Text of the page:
The Governor recently included his thoughts on the pension issue in his budget address; however, that solution is short-sighted in that it only pushes the problem down the road for someone else to solve. If the Governor’s solution were combined with a new funding source and addressed the benefit levels provided by the system, then we might have something.

Interesting news item of the week, as we continue to see news of school districts struggling to put together next year’s budget, Gary L. Otto, the superintendent of Daniel Boone Area School District, announced he would forgo his salary increase for 2010-11. Some in his community are accusing him of doing this with ulterior motives, but you can’t ignore the fact that he’s passing up a pretty decent raise in a bad economy.

Finally, Pennsylvania is one of 16 finalists for the Race-to-the-Top funds. On Thursday, the U.S. Dept. of Education announced the 16 states that will now send delegations to Washington in mid-March to make presentations in an effort to win a grant. (View the press release on Ed.gov here  http://is.gd/9P4FO  )

Rising taxes should help understanding

Posted January 25, 2010 by dsalter
Categories: Pensions

Tags:

Nothing short-circuits a good idea like a lack of understanding. Most folks understand the basic concept of a pension: an employee being rewarded for good work and years of service with a financial benefit once the employee retires from the world of the employed. The most common contemporary form of a pension is structured in a way that the employee contributes a portion of his/her income into a fund, possibly with the employer matching some percentage of the employee’s contribution. The employee selects the fund(s) and manner in which he/she will invest that money in order to maximize the investment and thereby provide for themselves once retired. The responsibility of the contribution as well as the manner in which that contribution is invested lies with the employee. Your retirement is not guaranteed, but dependent upon wise investment decisions and frequent monitoring of those investments to ensure that you can retire in the manner in which you’d hoped.

The way that the Pennsylvania School Employees Retirement System (PSERS) is structured, contributions are made by school employees and their employers (school districts and the commonwealth). Participation is mandatory and the fund is managed my an independent third party. Here’s the hard part. The retirement benefit for school employees is guaranteed, based upon a formula that takes into account years of service, a multiplier and average salaries. Regardless of how the stock market performs, the retired school employee is guaranteed a specific dollar amount for the remainder of his or her days.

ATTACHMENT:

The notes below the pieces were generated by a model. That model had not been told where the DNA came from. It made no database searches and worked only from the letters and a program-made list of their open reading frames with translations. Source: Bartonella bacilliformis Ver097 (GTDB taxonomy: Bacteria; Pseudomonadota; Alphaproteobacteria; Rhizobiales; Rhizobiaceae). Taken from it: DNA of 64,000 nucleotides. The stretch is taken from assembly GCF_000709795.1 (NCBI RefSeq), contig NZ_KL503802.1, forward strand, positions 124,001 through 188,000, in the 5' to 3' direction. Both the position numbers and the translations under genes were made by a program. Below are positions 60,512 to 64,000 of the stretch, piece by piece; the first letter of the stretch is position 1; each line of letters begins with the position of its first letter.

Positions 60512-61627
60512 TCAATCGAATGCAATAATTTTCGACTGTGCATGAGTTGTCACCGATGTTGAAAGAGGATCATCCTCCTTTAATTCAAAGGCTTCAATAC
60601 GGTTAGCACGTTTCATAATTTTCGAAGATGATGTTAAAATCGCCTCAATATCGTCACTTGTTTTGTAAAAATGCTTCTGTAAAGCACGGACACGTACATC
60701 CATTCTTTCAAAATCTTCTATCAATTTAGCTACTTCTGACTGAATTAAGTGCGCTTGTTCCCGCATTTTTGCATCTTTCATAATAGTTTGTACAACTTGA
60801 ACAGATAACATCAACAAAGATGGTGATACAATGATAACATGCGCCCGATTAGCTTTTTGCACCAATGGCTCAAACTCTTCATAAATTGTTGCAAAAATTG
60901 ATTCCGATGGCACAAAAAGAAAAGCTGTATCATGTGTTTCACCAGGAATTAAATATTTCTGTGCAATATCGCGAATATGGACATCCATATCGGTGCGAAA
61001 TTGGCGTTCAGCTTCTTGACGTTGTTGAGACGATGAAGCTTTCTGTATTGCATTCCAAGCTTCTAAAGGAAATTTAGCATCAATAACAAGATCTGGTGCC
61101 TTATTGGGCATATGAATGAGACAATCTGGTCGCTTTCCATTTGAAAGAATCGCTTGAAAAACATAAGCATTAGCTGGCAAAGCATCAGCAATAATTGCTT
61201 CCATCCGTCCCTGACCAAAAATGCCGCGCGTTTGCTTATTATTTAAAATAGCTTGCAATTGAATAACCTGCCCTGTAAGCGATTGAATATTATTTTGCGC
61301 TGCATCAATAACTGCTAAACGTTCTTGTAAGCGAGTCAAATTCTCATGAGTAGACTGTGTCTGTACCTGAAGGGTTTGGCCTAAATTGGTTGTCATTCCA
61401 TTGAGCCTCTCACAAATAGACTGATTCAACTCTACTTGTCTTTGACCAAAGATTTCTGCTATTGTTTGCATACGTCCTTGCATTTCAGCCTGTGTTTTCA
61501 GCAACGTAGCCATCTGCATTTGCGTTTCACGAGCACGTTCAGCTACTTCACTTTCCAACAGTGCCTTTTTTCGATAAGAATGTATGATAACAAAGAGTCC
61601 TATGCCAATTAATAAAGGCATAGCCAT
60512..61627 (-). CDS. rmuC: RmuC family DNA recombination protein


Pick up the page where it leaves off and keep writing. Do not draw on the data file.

Right now, there are news stories circulating almost daily about school districts throughout Pennsylvania who are beginning to tackle next year’s budget, and are staring down an enormous increase in their contribution to the PSERS fund. The State College Area School District, for example, expects to pay approximately $1.4 million into PSERS in the coming year. The business manager projects that bill to increase to $12.2 million in 2016-17.

Penns Valley School District raised its real estate tax .99% last year, but is looking at a 5.58% increase this year, nearly $100 more for homeowners assessed at the district average. Bellefonte is looking at adding $117 to the average tax bill next year. The Riverside School District’s current PSERS obligation is approximately $478,000, but the business manager expects that to rise to $3.1 million in 2012.

How are the taxpayers going to be able to come up with the ever-increasing tax bills to pay for this flawed system?

The Truth shouldn’t be Half

Posted January 14, 2010 by dsalter
Categories: Pensions

Tags:

As with any complex problem, there usually exists more than one reason contributing to the condition in which that situation evolves. Take the PSERS situation in which taxpayers, school boards and school employees now find themselves engaged. If solutions, both short- and long-term are not soon enacted by the state legislature, both school boards and taxpayers will face a financial burden not previously experienced nor planned for.

The Pennsylvania School Boards Association, on Dec. 16, had its legislative proposal for a hybrid pension plan adopted by state Rep. Glenn Grell (R-Cumberland) and state Sen. Gene Yaw (R-Lycoming). The details of the proposal can be found on the PSBA website along with an abundance of information about PSERS.

There are some who want to make this crisis a political football, and have devised as strategy the simple political ploy of telling half-truths. So while the strategy can’t be termed lying, it’s not telling the truth, either.

There is one group that wants everyone to believe that the PSERS crisis has been caused by one action: the failure of  employers (school districts and the state) to contribute their fair share to the pension fund. PSBA has acknowledged that legislative action taken in 2001-03 has contributed to the current dilemma. The association has stated this publicly and in supporting documents. What the other group fails to include in its argument, however, is the fact that the teachers’ union bargained for and received added benefits as part of that legislation. The union received an increased multiplier in the formula to determine a retiring teacher’s final pension, a retroactive COLA for annuitants and a reduced vesting option from 10 years to five years. Additionally, there is never any mention of the fact that for the 40 years earlier, the employer contribution either matched or greatly exceeded the contribution of the employees to the fund. Those benefits lobbied for and received have also contributed to the PSERS scenario, as well as down investment markets in both FY 2001-03 and 2008-09.

Just as there usually is not one cause for a problem, there also can be more than one solution. So let’s work together to develop a comprehensive pension fix that saves school boards and taxpayers from having to make impossible decisions, while also honoring our school employees.